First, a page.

- A debt validation letter is a great tool to use if you’re worried you’re dealing with a debt collection scam.
- You’re legally entitled to a written letter explaining the debt you owe within five days of a debt collector contacting you.
- If you discover you’re dealing with a debt collection scam, it’s important to report the scammer to the Consumer Financial Protection Bureau (CFPB) or to your state’s attorney general’s office to protect other consumers from falling victim to their predatory practices.
The phone calls, emails, and letters won’t stop coming. You’re being pursued aggressively by a debt collector, but you’re confused. Perhaps you thought you already paid off the debt in question. Maybe you thought the debt was past the statute of limitations on collectability. Or, perhaps you have no clue what debt this collection agency is referring to in the first place, and you think you might be dealing with a scam.
The best way to verify a debt that a collector is attempting to retrieve from you is through a debt validation letter. Below, we’ll explore everything you need to know about debt validation letters, from why they’re important to how you can acquire one.
How to Spot a Debt Collection Scam
When you have a bill, loan, or other debt obligation that is past due, the original creditor can attempt to collect it, or they can hire a third-party debt collector to attempt to collect it from you on their behalf. Unfortunately, however, the debt collection industry is rife with scams, meaning it can often be difficult to determine whether you’re dealing with a legitimate debt collector or not.
According to the Consumer Financial Protection Bureau (CFPB), you might be dealing with a scam if:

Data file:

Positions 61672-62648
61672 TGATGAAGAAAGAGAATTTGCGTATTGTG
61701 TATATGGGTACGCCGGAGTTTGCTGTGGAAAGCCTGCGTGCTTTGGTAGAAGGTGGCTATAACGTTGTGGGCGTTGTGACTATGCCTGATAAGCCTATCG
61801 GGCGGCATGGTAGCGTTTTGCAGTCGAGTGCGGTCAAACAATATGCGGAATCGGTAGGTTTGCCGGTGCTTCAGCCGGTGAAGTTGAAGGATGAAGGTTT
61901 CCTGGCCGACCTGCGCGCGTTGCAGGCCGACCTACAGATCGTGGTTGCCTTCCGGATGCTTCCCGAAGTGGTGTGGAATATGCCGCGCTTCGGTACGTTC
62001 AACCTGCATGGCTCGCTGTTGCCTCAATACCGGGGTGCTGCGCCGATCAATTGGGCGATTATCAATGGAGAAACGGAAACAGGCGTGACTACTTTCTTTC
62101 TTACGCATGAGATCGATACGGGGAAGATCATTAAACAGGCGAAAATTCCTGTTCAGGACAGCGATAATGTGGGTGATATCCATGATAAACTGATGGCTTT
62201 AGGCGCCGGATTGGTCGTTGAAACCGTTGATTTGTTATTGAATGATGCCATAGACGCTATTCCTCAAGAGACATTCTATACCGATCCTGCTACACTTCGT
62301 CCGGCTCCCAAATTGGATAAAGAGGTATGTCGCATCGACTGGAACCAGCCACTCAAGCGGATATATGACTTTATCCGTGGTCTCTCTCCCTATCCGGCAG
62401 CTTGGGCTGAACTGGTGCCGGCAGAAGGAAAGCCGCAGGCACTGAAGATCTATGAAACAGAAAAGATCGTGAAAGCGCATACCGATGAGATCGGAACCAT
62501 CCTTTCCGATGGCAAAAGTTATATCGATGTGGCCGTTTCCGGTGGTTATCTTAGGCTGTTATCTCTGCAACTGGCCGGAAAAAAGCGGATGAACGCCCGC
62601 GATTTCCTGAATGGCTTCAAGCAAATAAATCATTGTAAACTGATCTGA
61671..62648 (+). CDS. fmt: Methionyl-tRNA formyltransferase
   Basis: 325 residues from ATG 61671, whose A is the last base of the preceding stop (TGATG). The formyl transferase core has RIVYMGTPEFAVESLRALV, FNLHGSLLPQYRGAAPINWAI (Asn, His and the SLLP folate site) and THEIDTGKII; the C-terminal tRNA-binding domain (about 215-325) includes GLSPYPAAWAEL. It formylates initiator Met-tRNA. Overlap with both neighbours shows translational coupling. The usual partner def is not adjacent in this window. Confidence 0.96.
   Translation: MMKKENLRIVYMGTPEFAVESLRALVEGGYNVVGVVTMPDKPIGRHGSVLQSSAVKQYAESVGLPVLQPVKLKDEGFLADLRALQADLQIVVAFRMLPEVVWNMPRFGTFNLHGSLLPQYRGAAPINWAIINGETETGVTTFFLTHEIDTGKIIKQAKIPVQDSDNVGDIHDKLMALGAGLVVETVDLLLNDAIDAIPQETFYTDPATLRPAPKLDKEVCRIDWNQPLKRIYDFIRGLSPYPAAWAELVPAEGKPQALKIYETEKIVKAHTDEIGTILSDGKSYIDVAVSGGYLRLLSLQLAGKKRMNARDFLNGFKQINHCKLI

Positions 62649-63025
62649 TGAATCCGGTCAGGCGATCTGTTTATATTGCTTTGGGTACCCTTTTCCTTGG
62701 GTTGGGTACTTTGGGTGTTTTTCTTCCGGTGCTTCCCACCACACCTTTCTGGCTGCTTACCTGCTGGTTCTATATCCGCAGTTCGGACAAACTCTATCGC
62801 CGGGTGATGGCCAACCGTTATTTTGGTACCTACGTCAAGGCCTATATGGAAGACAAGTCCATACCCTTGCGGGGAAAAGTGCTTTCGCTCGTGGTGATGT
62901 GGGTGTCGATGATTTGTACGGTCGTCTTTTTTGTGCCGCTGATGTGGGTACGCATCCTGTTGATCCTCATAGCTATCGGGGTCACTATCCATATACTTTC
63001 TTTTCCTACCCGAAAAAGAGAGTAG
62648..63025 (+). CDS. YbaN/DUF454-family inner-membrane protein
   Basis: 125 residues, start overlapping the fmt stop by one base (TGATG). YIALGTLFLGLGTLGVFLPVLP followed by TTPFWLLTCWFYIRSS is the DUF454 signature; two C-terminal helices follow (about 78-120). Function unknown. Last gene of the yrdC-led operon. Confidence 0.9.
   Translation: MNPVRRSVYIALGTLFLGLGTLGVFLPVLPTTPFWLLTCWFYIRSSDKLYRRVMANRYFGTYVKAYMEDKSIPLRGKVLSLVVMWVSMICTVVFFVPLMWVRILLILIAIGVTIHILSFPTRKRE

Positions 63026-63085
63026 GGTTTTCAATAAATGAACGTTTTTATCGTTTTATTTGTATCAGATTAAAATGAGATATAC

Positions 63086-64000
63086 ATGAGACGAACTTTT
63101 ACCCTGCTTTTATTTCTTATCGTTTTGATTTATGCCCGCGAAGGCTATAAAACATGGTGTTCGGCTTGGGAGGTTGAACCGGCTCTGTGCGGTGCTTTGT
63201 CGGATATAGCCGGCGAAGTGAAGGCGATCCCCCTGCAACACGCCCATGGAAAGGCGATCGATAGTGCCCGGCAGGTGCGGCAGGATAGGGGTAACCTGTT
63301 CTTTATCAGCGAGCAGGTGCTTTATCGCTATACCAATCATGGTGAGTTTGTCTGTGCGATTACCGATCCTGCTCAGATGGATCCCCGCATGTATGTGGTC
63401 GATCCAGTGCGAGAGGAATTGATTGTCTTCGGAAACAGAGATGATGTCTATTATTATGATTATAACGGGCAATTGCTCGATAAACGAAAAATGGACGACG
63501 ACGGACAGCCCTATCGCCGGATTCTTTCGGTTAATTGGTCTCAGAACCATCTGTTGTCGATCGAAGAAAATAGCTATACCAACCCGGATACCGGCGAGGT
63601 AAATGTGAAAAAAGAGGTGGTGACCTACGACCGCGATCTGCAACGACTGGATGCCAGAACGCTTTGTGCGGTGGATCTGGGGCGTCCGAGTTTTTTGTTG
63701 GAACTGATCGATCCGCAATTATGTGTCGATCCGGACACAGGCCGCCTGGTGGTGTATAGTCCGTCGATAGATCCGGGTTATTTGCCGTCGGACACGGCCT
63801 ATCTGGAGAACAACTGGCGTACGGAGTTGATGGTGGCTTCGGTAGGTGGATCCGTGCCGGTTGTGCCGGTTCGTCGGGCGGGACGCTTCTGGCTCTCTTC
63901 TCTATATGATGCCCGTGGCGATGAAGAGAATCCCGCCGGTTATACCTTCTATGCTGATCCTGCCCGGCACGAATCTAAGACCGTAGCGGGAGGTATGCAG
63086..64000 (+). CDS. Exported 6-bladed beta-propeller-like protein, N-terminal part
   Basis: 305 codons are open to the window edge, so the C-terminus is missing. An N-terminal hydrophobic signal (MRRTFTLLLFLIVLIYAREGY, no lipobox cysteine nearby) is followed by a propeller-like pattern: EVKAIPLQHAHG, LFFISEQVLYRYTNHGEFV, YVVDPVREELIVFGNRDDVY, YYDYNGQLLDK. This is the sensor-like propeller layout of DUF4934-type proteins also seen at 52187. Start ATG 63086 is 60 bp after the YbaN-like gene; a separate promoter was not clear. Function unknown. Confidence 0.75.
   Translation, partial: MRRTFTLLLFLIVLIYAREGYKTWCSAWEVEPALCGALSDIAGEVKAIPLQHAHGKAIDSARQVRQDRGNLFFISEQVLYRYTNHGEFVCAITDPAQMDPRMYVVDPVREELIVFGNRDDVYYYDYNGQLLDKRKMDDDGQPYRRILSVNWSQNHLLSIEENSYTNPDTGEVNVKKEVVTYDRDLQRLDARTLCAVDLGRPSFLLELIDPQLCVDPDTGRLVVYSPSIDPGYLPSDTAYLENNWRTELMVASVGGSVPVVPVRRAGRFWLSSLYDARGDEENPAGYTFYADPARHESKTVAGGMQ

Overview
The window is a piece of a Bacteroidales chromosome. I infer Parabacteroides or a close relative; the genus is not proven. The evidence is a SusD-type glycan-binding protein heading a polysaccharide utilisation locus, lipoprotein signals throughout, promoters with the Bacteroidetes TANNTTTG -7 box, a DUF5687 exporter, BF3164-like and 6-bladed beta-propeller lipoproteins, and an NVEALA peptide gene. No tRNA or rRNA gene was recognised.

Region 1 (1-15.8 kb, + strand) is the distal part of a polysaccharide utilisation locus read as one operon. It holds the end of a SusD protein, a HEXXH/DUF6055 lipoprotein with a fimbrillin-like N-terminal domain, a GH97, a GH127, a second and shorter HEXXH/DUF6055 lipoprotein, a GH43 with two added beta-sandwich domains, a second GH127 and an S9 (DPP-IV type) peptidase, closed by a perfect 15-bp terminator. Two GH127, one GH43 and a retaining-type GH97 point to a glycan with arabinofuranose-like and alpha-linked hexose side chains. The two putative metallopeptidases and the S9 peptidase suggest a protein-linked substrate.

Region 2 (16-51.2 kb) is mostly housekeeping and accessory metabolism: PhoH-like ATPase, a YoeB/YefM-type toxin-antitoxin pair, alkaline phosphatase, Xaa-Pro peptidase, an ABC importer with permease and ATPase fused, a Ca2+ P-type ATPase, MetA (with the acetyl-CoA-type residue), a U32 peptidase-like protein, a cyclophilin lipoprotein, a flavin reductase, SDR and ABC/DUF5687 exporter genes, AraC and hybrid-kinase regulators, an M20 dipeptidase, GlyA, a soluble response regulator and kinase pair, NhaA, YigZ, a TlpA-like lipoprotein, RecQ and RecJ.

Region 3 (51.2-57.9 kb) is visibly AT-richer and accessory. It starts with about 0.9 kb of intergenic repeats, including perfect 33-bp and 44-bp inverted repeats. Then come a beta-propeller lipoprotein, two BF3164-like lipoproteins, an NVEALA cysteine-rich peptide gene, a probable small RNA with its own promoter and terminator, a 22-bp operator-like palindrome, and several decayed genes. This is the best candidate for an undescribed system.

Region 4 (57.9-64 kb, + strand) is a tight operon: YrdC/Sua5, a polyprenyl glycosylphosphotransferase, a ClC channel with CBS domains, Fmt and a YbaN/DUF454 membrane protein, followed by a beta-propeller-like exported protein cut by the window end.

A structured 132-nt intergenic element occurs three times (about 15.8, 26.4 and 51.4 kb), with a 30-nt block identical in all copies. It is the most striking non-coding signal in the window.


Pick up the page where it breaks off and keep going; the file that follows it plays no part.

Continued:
- You feel pressured to pay by money transfer or through a prepaid credit card.
- The debt collector is withholding information from you (such as the name of the creditor or the amount you owe).
- The debt collector falsely claims to be a lawyer.
- You’re falsely threatened with jail time.
- The debt collector uses profanity.
- The debt collector says they’ll get in touch with your family members, friends, or colleagues.
Know that debt collectors cannot contact you at inappropriate times, meaning they can’t get in touch with you before 8 a.m. or after 9 p.m., and they cannot contact you at your place of work.
It’s important to never make a payment on a debt until you’ve verified that it’s legitimate, which means the debt is legally collectable and it isn’t past the statute of limitations on collectibility. Also, the CFPB notes that you should never, under any circumstances, give out any personal financial information (such as bank account numbers) until you’ve verified that the debt in question is legitimate.
What Is a Debt Validation Letter?
One way you can verify that you’re dealing with a legitimate debt collector is by requesting a debt validation letter, which asks the debt collector to prove the debt in question. Debt validation letters put the responsibility on the debt collection agency to verify the debt they claim you owe.
Under the Fair Debt Collection Practices Act (FDCPA), a debt collector has to provide you with written proof of your debt within five days of initially contacting you, according to the CFPB. This written notice must include the name of the original creditor, the amount you owe, notice that you are legally able to dispute the debt, and notice that you’re legally able to request the name and address of the original creditor.